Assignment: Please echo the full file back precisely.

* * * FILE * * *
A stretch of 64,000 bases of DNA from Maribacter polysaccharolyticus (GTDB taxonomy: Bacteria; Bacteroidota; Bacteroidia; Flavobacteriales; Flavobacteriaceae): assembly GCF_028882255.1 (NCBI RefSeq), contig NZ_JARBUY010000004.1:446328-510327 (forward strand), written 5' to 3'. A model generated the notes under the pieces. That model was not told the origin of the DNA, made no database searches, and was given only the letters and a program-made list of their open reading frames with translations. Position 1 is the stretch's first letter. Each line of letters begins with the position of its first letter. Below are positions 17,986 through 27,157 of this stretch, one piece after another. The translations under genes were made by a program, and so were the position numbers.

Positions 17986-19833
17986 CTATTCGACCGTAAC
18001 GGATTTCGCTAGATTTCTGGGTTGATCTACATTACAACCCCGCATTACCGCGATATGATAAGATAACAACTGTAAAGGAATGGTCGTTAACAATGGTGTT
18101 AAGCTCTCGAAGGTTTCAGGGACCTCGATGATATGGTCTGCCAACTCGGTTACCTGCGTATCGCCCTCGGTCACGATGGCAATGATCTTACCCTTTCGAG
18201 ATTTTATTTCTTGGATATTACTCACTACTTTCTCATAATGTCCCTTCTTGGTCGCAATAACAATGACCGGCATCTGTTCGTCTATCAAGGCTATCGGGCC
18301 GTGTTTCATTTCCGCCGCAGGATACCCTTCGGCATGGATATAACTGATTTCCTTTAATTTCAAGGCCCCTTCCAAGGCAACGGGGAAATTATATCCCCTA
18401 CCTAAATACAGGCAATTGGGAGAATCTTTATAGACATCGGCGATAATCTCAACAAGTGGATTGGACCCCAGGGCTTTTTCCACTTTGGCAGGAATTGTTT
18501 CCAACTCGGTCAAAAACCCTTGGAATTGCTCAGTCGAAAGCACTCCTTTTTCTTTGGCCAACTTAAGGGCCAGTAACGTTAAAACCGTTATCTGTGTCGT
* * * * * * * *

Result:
A stretch of 64,000 bases of DNA from Maribacter polysaccharolyticus (GTDB taxonomy: Bacteria; Bacteroidota; Bacteroidia; Flavobacteriales; Flavobacteriaceae): assembly GCF_028882255.1 (NCBI RefSeq), contig NZ_JARBUY010000004.1:446328-510327 (forward strand), written 5' to 3'. A model generated the notes under the pieces. That model was not told the origin of the DNA, made no database searches, and was given only the letters and a program-made list of their open reading frames with translations. Position 1 is the stretch's first letter. Each line of letters begins with the position of its first letter. Below are positions 17,986 through 27,157 of this stretch, one piece after another. The translations under genes were made by a program, and so were the position numbers.

Positions 17986-19833
17986 CTATTCGACCGTAAC
18001 GGATTTCGCTAGATTTCTGGGTTGATCTACATTACAACCCCGCATTACCGCGATATGATAAGATAACAACTGTAAAGGAATGGTCGTTAACAATGGTGTT
18101 AAGCTCTCGAAGGTTTCAGGGACCTCGATGATATGGTCTGCCAACTCGGTTACCTGCGTATCGCCCTCGGTCACGATGGCAATGATCTTACCCTTTCGAG
18201 ATTTTATTTCTTGGATATTACTCACTACTTTCTCATAATGTCCCTTCTTGGTCGCAATAACAATGACCGGCATCTGTTCGTCTATCAAGGCTATCGGGCC
18301 GTGTTTCATTTCCGCCGCAGGATACCCTTCGGCATGGATATAACTGATTTCCTTTAATTTCAAGGCCCCTTCCAAGGCAACGGGGAAATTATATCCCCTA
18401 CCTAAATACAGGCAATTGGGAGAATCTTTATAGACATCGGCGATAATCTCAACAAGTGGATTGGACCCCAGGGCTTTTTCCACTTTGGCAGGAATTGTTT
18501 CCAACTCGGTCAAAAACCCTTGGAATTGCTCAGTCGAAAGCACTCCTTTTTCTTTGGCCAACTTAAGGGCCAGTAACGTTAAAACCGTTATCTGTGTCGT